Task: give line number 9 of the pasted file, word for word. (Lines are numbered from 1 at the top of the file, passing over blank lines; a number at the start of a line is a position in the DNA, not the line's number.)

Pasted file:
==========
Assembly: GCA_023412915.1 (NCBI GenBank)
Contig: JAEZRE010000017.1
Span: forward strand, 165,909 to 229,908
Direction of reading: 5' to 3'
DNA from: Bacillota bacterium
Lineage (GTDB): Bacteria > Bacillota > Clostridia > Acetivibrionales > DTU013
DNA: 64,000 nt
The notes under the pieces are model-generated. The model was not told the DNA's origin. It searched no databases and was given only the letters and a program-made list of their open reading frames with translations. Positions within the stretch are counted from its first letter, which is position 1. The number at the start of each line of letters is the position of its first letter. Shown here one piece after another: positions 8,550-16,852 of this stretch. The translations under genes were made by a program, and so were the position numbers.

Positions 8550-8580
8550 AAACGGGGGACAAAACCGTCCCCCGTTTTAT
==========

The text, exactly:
Positions 8550-8580